Kellen Davis grab in traffic in the first quarter set up Bushs first scoring run. But Davis had two catchable balls get away and missed chances to sustain drives.

OFFENSIVE LINE A-

Have to grade on a curve here. This group spent the last week in turmoil with changes at RT (Jonathan Scott for Gabe Carimi) and LG (Chris Spencer for Chilo Rachal). And it only got more chaotic on Sunday.

Spencer and Louis both exited with knee injuries, forcing Edwin Williams in at left guard in the second quarter after Spencer was shaken up, and Carimi at right, for the first time in his career high school, college or NFL.

Carimi as an extra tight end and JMarcus Webb caved in the Minnesota right side for Bushs one-yard TD run in the first quarter. Webb more than atoned for his nightmare in Game 16 last season against Jared Allen, holding Allen without a sack and to one quarterback hit, that long outside the pocket.

Scott was outstanding on the right side, containing Brian Robison with one hit and a couple of tackles.

COACHING A

Mike Tice called himself out on his play-calling but had a plan in place for the Vikings. The Bears had 39 snaps in the first half, with 21 runs and 18 pass plays on the way to a 25-3 lead. The running wasnt dominating (2.7 yards per carry) but the physical play slowed the pass rush.

Using a jumbo package of Gabe Carimi as the extra tight end, Matt Spaeth as a wing, and Michael Bush behind Evan Rodriguez gave the Bears some heft in the run game.

Tice used a mix of max-protect with chipping on Jared Allen to slow the blindside rush from the All-Pro end. But the mix of signals was key against a defensive front that had allowed only seven rushing TDs all year but gave up two to the Bears.

Wake-up Call: White Sox top Cubs; D-Rose has a new home; Jerrell Freeman a life-saver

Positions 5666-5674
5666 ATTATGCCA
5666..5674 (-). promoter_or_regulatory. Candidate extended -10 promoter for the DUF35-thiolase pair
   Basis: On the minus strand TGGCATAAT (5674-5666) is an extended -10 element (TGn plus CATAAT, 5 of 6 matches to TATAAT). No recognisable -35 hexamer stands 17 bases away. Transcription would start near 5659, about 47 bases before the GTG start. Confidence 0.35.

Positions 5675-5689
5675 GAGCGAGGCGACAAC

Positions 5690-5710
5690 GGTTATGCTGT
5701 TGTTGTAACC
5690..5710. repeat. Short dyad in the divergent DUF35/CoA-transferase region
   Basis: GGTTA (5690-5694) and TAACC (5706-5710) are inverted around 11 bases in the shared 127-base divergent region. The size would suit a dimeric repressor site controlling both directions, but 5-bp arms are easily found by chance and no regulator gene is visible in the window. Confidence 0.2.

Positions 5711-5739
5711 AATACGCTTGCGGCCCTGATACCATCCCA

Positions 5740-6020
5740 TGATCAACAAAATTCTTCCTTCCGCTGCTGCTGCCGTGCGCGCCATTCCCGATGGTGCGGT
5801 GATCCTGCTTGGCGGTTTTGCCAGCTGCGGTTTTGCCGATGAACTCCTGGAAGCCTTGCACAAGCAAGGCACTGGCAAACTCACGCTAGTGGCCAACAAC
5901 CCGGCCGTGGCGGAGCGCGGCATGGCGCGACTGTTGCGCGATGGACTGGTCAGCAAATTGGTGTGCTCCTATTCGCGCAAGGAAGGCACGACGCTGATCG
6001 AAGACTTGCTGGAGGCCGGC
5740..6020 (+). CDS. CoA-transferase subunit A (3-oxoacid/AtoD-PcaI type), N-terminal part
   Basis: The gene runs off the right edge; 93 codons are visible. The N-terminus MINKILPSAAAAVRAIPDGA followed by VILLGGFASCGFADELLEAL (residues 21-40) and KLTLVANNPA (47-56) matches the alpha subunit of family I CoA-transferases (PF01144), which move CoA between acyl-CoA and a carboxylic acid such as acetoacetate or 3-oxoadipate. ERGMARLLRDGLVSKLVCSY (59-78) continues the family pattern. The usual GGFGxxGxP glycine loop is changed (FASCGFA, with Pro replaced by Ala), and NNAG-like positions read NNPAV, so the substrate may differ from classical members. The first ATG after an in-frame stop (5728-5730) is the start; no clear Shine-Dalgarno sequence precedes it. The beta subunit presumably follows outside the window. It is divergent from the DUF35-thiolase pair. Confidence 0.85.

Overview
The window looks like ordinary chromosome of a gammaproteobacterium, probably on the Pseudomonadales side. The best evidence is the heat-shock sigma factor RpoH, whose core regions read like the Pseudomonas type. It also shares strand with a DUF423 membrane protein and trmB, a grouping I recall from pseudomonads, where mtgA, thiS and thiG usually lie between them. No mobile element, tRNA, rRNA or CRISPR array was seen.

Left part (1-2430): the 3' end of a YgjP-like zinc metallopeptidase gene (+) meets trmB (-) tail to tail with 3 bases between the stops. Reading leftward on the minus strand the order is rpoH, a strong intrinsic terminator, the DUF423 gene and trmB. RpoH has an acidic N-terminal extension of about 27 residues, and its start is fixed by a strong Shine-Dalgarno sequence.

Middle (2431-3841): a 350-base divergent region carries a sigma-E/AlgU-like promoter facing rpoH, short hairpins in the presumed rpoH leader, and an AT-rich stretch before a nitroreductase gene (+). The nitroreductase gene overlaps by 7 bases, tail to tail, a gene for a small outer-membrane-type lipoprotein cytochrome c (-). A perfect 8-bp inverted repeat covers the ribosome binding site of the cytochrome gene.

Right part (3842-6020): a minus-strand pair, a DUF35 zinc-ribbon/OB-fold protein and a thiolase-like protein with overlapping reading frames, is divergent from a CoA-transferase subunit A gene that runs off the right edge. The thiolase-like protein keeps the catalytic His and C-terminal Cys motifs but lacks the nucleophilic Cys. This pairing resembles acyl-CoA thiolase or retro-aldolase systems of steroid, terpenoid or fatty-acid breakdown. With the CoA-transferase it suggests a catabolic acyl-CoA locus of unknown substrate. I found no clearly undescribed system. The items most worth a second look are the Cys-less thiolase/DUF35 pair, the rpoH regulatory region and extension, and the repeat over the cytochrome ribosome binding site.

Wake-up Call: White Sox top Cubs; D-Rose has a new home; Jerrell Freeman a life-saver

Here are some of Monday's top stories in Chicago sports after the first Crosstown Cup game was played:

Slumping White Sox get huge boost after Miguel Gonzalez 'defended his ground'

Kyle Hendricks is back, but Cubs will likely have to wait for their next shot at Yu Darvish

Bullard a prime example of how, why and where Bears can improve

Derrick Rose to sign with Cavaliers

Such a mighty wallop: How does Matt Davidson's mammoth home run stack up?

Willson Contreras may be ‘the f------ Energizer Bunny,’ but Cubs still need to get another catcher before trade deadline

'I'm a patient man': Lovie Smith takes the long view entering second season of Illini rebuilding effort

Fired-up Anthony Swarzak relishes pressure of first career save

Was Hector Rondon tipping pitches during late-game meltdowns with Cubs?

Bears linebacker Jerrell Freeman saved a man's life at an airport

Bullard a prime example of how, why and where Bears can improve

Bullard a prime example of how, why and where Bears can improve

This Bears rebuild has taken longer than expected. Ideally, in year three of a GM/head coach tandem, they should be contending for the playoffs.